“Terrible!” says @cheesepatrol. “Who approved this hot mess?”
“Garbage.” Says @josma “I only logged in to review this horrible product.”
“Horrible,” says @devilapp. “I'm happy I got laid off so I don't have to use this.”
“Leave it as an option for masochists.”
And my favorite one:
“I would rather stub a broken toe against the edge of a brick than use this editing mode.”
So, needless to say, it was not very well received when it launched in 2018. We've had our own issues and scruples with it early on, so we decided to hold off on adopting Gutenberg.
But if it's so bad, why am I telling you about it? Well, we've been starting to use it [Gutenberg] on some client sites more recently, and, well it's gotten a lot better, a whole hell of a lot better.
We're learning a lot and getting better at using it. So, before we go any further with this, I think a demo is in order. So those of you who have not seen Gutenberg yet, this will be your first time.
But first, before we dive into Gutenberg, let's quickly visit the Classic Editor for anyone that's not already familiar with it, just so we have a point of reference.”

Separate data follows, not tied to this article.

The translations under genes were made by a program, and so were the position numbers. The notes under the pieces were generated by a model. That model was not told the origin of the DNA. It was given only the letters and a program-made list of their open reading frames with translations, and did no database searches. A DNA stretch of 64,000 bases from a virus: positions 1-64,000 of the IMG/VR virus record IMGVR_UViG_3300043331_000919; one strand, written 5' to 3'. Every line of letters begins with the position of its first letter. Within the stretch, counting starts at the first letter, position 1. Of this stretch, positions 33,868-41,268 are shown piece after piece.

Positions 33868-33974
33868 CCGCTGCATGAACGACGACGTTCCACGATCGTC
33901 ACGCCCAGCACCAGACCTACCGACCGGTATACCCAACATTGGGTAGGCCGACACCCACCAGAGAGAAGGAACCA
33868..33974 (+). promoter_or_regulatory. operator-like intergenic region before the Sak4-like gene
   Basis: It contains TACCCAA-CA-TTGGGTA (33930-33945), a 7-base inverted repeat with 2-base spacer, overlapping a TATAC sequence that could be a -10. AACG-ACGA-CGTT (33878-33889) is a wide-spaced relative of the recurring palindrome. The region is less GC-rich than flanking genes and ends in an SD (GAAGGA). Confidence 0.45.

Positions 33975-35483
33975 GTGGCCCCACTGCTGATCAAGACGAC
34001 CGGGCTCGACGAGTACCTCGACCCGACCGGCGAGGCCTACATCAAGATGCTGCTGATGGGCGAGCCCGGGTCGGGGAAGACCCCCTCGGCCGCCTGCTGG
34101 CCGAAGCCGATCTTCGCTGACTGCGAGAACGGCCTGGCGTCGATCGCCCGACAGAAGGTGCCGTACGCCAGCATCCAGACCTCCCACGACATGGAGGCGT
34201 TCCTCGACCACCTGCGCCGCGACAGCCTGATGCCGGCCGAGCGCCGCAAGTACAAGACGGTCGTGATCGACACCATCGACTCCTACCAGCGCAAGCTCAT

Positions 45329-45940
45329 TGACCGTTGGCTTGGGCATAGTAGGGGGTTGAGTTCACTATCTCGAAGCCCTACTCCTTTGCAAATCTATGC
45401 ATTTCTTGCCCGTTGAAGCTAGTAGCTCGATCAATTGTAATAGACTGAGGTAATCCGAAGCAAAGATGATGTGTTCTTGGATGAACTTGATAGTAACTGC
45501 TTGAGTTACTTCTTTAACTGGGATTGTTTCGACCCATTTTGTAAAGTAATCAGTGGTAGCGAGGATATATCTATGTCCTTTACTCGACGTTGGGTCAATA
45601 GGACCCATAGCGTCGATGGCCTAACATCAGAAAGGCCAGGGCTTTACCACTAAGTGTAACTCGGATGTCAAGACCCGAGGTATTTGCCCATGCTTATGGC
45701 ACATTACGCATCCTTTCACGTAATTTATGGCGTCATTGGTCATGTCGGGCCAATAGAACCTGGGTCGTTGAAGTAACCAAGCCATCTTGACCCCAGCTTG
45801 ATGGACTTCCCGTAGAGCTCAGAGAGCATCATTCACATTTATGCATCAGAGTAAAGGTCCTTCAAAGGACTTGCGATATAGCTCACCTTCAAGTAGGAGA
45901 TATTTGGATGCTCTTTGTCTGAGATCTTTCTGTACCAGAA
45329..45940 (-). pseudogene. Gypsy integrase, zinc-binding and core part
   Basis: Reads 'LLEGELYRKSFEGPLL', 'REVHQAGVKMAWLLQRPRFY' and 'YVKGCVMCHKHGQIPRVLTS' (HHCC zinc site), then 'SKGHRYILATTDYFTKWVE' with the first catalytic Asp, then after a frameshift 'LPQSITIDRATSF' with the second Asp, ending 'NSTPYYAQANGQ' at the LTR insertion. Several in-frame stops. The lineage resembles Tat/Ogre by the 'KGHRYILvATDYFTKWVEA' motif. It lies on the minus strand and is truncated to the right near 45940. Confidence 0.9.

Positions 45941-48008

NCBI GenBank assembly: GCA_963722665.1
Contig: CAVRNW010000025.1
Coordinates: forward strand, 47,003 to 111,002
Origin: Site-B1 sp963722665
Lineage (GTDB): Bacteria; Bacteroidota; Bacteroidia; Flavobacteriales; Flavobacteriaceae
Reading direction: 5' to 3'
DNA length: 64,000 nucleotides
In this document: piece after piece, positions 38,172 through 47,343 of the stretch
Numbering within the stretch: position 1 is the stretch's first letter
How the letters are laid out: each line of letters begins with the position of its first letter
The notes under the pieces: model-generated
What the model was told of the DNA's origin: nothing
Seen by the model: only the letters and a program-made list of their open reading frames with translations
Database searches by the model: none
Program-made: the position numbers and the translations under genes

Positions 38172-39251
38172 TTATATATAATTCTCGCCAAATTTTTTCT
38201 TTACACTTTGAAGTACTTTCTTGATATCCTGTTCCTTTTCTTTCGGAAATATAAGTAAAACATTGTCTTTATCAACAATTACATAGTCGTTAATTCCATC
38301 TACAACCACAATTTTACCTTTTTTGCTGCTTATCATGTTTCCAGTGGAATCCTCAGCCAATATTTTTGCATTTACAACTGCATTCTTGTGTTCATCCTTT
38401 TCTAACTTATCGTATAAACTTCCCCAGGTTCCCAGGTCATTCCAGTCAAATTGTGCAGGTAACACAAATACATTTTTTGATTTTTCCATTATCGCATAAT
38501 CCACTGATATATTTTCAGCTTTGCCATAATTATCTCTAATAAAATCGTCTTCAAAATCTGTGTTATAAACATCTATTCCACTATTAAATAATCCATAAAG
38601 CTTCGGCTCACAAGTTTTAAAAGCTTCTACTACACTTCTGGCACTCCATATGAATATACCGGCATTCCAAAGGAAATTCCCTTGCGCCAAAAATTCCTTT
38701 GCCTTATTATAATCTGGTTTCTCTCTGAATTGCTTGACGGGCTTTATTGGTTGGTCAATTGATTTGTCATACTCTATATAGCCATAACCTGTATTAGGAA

To watch Steve Morton demonstrate the development and design capabilities of the Gutenberg Editor, watch the walkthrough here!
You can find helpful tips and tutorials on how to name sections, navigate the editor, create content blocks, edit columns, and more.
Now, back to the presentation!
Related reading: 4 Steps to Prepare Your WordPress Site for Gutenberg
How Does Gutenberg Affect Working On WordPress?
“So taking a look through the demo, some of you might be wondering, “How does this affect my job?”
This is what you're all here for. So what I've done is I've broken down some of (what I think is) helpful information for people in a variety of roles because in my opinion, to make Gutenberg sites well, it really requires everyone to buy into it.